Larry Ryan: Germany result isn’t a referendum on progress for Irish women’s football

It would still be nice to beat them today though
Larry Ryan: Germany result isn’t a referendum on progress for Irish women’s football

Rianna Jarrett, left, and Louise Quinn warm up during Ireland women’s training session at Stadion Essen in Germany, ahead of the Euro 2021 qualifier this afternoon. Picture: Lukas Schulze/Sportsfile

The nine-year-old isn’t sure yet if she’ll bother becoming a professional footballer.

All her twin brother has left to decide is what position he’ll play in for — controversially — Manchester City. But she has too many other things she wants to do with her life and feels it might be quite time-consuming, all that training and travelling to matches. And she’ll have an ice-cream shop to run, after all.

Of the Irish team, Louise Quinn is her favourite, partly because she wears glasses in real life. And she hopes Louise is getting on alright in Italy, and is making friends.

When you think about it, herself’s experience of football is a version of her father’s many decades ago — a live match on TV featuring somebody from her gender once in a blue moon.

Germany v Ireland today on RTÉ would have been the latest, but for her First Communion.

Which might be just as well. Because, let’s face it, it’s a fixture that could go badly wrong for Ireland, against the number two ranked team in the world.

That’s underestimating them, no doubt, the women and the girls watching. Herself is resilient to various shades of disappointment anyway.

Most recently, she twigged a familiar pattern with the Panini Adrenalyn Premier League trading cards that now inhabit their universe.

“They already had Match Attax for boys, why didn’t they make these ones with girls?”

Sometimes, it’s hard to know how persuasive it has been, the gradual climb in the profile of women’s sport. A decade ago herself would likely not have known women’s football existed. Instead, she knows it’s there, but smaller. Less famous. Less glamourous.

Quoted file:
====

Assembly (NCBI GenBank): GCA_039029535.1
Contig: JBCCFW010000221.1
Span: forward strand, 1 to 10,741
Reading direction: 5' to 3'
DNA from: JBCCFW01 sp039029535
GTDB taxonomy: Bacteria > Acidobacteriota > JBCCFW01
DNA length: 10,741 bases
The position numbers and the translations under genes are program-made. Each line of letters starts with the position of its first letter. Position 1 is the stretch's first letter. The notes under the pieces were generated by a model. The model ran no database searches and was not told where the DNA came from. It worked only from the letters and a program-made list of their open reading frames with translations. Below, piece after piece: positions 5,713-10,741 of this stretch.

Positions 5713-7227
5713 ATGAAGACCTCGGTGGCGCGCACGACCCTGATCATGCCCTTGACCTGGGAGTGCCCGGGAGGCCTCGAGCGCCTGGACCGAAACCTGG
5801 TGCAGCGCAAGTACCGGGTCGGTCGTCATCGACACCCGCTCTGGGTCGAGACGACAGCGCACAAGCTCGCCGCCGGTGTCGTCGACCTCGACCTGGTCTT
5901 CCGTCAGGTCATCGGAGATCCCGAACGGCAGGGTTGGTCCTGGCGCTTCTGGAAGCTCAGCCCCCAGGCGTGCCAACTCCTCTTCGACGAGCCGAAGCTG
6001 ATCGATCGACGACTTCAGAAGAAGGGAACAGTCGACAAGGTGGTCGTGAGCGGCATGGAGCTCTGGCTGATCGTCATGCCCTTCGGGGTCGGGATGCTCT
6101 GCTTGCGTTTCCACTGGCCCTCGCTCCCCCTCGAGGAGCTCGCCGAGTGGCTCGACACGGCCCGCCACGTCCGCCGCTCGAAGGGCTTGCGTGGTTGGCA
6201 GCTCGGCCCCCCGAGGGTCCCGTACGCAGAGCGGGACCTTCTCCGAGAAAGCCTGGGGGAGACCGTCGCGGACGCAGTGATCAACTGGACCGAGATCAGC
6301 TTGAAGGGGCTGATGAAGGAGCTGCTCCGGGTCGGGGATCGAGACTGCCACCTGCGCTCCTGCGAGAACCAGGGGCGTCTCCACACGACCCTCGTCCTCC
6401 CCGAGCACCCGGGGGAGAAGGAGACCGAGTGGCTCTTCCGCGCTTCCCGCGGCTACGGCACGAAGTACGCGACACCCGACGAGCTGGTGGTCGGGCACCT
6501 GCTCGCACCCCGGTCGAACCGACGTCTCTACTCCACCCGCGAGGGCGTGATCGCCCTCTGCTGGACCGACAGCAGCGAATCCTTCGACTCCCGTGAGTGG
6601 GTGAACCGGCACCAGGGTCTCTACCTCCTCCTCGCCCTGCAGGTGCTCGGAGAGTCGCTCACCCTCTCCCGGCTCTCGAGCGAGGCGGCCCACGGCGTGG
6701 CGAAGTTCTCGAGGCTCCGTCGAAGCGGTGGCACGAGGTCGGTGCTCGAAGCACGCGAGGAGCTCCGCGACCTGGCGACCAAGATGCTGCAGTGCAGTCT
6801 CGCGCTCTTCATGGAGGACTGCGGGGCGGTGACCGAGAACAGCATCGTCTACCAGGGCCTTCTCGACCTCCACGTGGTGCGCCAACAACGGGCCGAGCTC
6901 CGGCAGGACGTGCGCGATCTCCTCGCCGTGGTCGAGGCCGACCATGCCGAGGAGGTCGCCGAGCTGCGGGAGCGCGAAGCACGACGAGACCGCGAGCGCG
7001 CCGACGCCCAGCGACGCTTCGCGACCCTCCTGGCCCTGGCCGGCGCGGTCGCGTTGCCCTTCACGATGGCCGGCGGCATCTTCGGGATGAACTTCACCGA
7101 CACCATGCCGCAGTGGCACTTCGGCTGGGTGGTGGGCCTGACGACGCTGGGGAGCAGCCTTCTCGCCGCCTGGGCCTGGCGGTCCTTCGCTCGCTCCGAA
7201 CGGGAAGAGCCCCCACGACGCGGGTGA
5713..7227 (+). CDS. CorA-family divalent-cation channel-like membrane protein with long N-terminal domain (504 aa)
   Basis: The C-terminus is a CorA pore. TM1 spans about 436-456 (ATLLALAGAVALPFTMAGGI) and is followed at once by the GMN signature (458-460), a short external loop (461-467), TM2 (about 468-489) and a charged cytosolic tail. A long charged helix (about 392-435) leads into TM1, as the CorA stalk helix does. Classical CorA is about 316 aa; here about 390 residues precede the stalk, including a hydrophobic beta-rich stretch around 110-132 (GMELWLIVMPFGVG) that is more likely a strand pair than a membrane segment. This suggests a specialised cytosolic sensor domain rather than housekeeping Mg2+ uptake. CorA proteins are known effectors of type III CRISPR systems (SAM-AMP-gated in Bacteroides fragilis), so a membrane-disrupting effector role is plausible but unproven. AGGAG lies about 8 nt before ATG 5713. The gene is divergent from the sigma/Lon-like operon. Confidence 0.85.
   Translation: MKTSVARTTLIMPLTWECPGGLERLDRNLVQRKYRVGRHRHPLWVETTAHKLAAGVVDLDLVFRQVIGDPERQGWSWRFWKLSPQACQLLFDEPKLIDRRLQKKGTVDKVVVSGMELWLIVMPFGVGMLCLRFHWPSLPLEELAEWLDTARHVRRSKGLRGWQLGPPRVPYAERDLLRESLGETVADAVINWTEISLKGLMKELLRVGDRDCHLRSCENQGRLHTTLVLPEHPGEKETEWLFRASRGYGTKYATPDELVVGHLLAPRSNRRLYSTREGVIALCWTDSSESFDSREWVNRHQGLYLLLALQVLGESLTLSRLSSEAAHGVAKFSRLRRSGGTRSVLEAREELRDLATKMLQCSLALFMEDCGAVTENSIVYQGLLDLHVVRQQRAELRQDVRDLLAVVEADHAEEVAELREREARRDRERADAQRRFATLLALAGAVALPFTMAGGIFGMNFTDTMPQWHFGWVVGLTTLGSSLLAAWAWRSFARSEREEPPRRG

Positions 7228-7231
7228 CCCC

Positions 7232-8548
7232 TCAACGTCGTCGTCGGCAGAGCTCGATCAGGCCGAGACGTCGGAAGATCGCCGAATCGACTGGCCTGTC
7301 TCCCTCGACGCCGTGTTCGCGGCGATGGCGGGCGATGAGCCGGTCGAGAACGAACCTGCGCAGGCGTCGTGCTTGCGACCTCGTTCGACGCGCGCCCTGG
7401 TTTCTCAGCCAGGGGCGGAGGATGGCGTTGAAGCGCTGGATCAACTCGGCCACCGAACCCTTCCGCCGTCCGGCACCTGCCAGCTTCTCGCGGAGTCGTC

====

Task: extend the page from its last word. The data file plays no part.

That might be another reason she’s edging towards the ice cream vocation — most of what she sees still tells her the serious stuff is for boys.

Though, that said, there was something about the Champions League final between Lyon and Wolfsburg that convinced her this was the big time.

“It looks real.”

Mostly, women’s football doesn’t look real enough, seemingly. The stadiums (and once the crowds) are too small. There’s a layer of gloss missing. She met Saoirse Noonan once in the park, so was excited to see a video of her smashing in a worldie for Cork City last week. But the backdrop in Bishopstown wasn’t fancy enough for her tastes.

She’s been told that women’s football is just catching up, and that by the time she’s ready to turn pro, it’ll be the exact same as the men’s game. That Champions League final — one day that’s how it’ll look all the time.

Maybe that’s true. It’s easy forget how young the sport is.

Today Ireland takes on Europe’s powerhouse — eight Euros and two World Cups. Yet, next month brings up just 50 years since Germany lifted its ban on women’s football.

Ireland actually pipped the Germans to a first competitive game, both only getting started in 1982.

Last year, the German FA finally created a Hall of Fame for its female legends. But, as broadcaster Deutsche Welle noted, “it was hard to reconcile such proven football success with the smallness of the low-key and thinly attended Hall of Fame commemoration.”

On the night, Silke Rottenberg, who played 125 times in goal for them, wasn’t exactly producing rousing battle cries: “We still don’t dream of making the same money as the men because that’s totally unrealistic.”

The 1950s Fortuna Dortmund side was there too, one of the many unofficial women’s teams around the world to defy postwar bans.

Deutsche Welle added: “Despite rejection from society and football’s institutions, they counted on the support of family, friends and their community, to pursue their passion for the sport. The older guard told a story of women who stubbornly stuck to football thanks to individual persistence and with help from their community.”